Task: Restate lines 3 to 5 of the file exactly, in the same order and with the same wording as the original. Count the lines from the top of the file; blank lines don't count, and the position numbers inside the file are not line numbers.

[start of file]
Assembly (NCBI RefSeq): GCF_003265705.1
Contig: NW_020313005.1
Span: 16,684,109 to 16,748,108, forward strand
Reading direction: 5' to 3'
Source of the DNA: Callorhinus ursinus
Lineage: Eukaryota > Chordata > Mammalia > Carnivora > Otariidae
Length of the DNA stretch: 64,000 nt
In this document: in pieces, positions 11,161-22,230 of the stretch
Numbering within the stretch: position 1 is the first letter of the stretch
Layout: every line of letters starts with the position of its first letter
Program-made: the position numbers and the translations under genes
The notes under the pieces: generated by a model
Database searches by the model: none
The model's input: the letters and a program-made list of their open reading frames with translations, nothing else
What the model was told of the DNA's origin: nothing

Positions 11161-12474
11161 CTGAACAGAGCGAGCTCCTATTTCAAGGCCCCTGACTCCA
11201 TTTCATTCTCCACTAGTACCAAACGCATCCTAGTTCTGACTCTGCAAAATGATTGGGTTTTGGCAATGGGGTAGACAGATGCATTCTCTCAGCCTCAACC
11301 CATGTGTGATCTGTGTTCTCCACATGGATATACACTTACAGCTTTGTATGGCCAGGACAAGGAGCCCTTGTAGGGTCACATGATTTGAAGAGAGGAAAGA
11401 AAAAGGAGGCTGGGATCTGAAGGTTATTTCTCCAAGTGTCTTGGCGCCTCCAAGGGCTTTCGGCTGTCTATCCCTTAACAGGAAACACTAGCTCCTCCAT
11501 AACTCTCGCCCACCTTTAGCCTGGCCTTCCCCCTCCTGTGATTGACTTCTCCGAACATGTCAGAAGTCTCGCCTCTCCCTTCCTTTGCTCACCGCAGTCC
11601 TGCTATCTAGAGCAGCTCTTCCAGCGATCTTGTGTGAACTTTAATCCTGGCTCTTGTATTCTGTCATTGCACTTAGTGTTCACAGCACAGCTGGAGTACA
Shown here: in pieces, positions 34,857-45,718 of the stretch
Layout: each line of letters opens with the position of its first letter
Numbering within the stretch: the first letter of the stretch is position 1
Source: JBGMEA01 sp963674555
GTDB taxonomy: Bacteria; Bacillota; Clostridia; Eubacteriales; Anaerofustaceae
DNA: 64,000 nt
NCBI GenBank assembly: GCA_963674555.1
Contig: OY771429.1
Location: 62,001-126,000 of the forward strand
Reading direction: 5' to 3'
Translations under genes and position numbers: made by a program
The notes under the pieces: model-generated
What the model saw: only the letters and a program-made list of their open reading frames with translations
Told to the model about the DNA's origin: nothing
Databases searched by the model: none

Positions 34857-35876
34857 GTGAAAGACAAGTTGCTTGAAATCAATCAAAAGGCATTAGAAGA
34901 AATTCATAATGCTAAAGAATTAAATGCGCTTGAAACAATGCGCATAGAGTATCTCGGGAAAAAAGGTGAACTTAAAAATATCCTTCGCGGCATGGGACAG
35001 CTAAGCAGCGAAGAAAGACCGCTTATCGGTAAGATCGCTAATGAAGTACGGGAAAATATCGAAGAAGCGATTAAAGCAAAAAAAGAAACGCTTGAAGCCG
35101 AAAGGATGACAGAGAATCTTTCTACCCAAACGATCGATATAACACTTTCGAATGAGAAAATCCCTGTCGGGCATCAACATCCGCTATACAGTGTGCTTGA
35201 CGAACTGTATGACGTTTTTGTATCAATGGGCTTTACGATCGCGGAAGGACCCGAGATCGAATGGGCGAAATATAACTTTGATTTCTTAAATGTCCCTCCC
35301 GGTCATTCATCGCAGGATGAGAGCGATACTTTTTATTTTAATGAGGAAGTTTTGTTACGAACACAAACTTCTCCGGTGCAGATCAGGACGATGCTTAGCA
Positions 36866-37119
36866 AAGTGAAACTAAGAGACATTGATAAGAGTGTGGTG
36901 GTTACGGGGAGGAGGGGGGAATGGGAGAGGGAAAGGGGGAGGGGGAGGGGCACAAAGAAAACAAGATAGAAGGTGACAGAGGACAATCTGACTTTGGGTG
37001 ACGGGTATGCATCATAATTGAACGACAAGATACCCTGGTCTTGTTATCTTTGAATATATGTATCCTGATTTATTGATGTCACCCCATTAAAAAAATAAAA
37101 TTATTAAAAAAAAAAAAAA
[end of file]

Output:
Span: 16,684,109 to 16,748,108, forward strand
Reading direction: 5' to 3'
Source of the DNA: Callorhinus ursinus